8 Elements That Can Be Measured with Accelerator Mass Spectrometry (AMS)

January 11, 2024

Since making its debut in the 1970s to analyze radiocarbon (14C), accelerator mass spectrometry has significantly matured – but like all things in science, there is always room for more discoveries. In this post, we discuss how AMS techniques are being applied across a variety of interesting applications.

Accelerator mass spectrometry (AMS) is a particle accelerator technique that measures radioisotope ratios with high precision. Most AMS systems use a tandem electrostatic accelerator.

How AMS Works

Here’s a brief overview of how accelerator mass spectrometry works, but check out this graphic for a more detailed explanation:

  1. Add samples to the negative ion source to produce a beam of isotopes and negatively charged molecules.
  2. The magnet injection system sends the isotopes into the accelerator.
  3. The AMS system accelerates the negative ions to the positive terminal, where a gas or foil stripper removes electrons and produces positive ions.
  4. The system accelerates the positive ions at very high kinetic energies into a mass analysis magnet, separating the isotope beams for measurement.
  5. A multi-Faraday cup assembly measures abundant isotopes such as 12C and 13C.
  6. The system transports the rare isotopes through an electrostatic deflector to filter out any other possible interfering ions.
  7. A detector counts the rare isotope, and software calculates the isotopic ratios of each sample, allowing the user to know the age of the artifact or the carbon content for fuel research.

This technique is commonly used for radiocarbon dating with applications in archeology, oceanography, biomedicine, and more. However, there is growing worldwide interest in studying other elements, expanding AMS into many other areas of science. Here, we review eight AMS elements (or group of elements) that offer exciting potential.

8 Elements That Can Be Measured With AMS

Image that says: 8 elements that can be measured with AMS. Cabron, beryllium, aluminum, chlorine, calcium, iodine, lead, the actinides

  1. Carbon (14C)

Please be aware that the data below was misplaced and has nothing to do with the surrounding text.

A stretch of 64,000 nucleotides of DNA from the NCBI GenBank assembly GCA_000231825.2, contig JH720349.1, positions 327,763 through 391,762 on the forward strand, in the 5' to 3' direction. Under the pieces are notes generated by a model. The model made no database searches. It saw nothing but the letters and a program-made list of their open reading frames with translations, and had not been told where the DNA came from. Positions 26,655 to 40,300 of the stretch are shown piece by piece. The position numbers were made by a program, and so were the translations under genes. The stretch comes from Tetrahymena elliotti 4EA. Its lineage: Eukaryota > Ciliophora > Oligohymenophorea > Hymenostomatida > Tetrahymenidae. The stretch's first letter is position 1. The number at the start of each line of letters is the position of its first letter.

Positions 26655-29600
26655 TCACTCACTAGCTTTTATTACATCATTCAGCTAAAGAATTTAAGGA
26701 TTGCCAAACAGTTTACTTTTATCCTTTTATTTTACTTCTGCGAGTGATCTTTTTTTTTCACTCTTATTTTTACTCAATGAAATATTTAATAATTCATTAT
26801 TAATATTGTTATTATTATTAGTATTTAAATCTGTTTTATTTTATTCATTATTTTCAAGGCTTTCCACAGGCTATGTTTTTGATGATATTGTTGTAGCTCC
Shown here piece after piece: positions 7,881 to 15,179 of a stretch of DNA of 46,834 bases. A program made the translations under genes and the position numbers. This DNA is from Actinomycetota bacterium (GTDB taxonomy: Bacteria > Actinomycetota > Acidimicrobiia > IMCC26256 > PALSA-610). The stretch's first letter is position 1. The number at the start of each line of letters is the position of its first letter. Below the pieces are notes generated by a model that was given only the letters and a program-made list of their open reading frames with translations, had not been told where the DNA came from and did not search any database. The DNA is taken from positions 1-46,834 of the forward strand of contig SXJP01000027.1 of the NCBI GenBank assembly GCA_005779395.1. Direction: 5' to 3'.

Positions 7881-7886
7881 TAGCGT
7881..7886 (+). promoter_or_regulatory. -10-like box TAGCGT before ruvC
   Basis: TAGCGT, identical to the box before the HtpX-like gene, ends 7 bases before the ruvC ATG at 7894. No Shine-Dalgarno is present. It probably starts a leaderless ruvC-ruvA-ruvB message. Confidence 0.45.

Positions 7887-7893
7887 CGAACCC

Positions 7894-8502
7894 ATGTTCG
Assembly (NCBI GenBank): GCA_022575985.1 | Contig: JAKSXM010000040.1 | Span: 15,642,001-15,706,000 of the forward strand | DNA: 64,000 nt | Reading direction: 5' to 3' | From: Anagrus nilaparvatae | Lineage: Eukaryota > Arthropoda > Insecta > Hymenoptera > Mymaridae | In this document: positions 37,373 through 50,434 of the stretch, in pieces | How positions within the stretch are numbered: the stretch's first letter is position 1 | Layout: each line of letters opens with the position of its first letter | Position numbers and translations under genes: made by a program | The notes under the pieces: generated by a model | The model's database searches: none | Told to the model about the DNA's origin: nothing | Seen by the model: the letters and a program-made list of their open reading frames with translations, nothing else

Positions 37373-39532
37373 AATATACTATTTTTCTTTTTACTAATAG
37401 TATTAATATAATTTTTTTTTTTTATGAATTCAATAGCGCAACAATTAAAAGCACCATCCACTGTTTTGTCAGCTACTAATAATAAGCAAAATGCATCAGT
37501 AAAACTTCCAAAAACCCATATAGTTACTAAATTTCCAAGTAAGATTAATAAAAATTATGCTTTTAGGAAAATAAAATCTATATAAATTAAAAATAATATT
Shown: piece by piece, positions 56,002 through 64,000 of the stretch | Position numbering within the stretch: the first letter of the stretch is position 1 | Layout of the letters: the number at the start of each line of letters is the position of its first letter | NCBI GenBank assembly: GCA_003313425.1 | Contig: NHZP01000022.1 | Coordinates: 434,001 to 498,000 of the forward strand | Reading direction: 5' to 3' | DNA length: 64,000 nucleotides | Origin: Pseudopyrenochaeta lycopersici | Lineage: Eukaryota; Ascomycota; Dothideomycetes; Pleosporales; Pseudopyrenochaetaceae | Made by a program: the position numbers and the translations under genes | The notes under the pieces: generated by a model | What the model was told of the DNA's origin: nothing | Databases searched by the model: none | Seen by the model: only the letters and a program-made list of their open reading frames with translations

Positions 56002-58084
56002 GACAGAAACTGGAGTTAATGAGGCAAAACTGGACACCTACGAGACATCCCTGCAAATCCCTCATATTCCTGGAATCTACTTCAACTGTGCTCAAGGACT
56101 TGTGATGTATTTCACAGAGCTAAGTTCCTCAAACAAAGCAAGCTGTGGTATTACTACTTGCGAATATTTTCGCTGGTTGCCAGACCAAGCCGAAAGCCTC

2. Beryllium (10Be)
  3. Aluminum (26Al)
  4. Chlorine (36Cl)
  5. Calcium (41Ca)
  6. Iodine (129I)
  7. Lead (Pb)
  8. The Actinides

#1. Carbon AMS

Upwards of 155 labs across the world are using accelerator mass spectrometry to measure carbon.

Radiocarbon dating – the process of dating organic materials by measuring how much 14C is left in a sample after decaying over time – is just one (well-known) use case.

Carbon AMS presents other interesting opportunities in various aspects of environmental science. Today, interest in using carbon AMS to validate the purity of biofuels is growing. We’re also getting inquiries about using AMS to analyze the pollutants that come out of trash burning.

NEC has provided just under half of all AMS equipment around the world and continues to improve carbon AMS with every system we manufacture.

#2. Beryllium AMS

Just as organic materials absorb carbon, rocks and other sediment surfaces absorb beryllium. With AMS, scientists can measure the amount of atmospheric beryllium (10Be) in a sample to study the exposure age – that is, the time that has passed since rock surfaces were exposed to the atmosphere. This understanding also gives us a picture of what the composition of the atmosphere was like over two-hundred thousand years ago.

For example, the 500 kV Pelletron at Qingdao National Laboratory for Marine Science and Technology in China has measured beryllium samples with more precision than much higher voltage accelerators.

#3. Aluminum AMS

Similar to beryllium, aluminum (26Al) can be measured to study the exposure age of rocks and other sedimentary material – but on a much longer time scale. We’re talking millions of years old! This provides insights into landscape evolution, erosion, and tectonic activity.

For example, the group at IUAC in Delhi, India, has been measuring aluminum AMS for over a decade on their 500 kV Pelletron.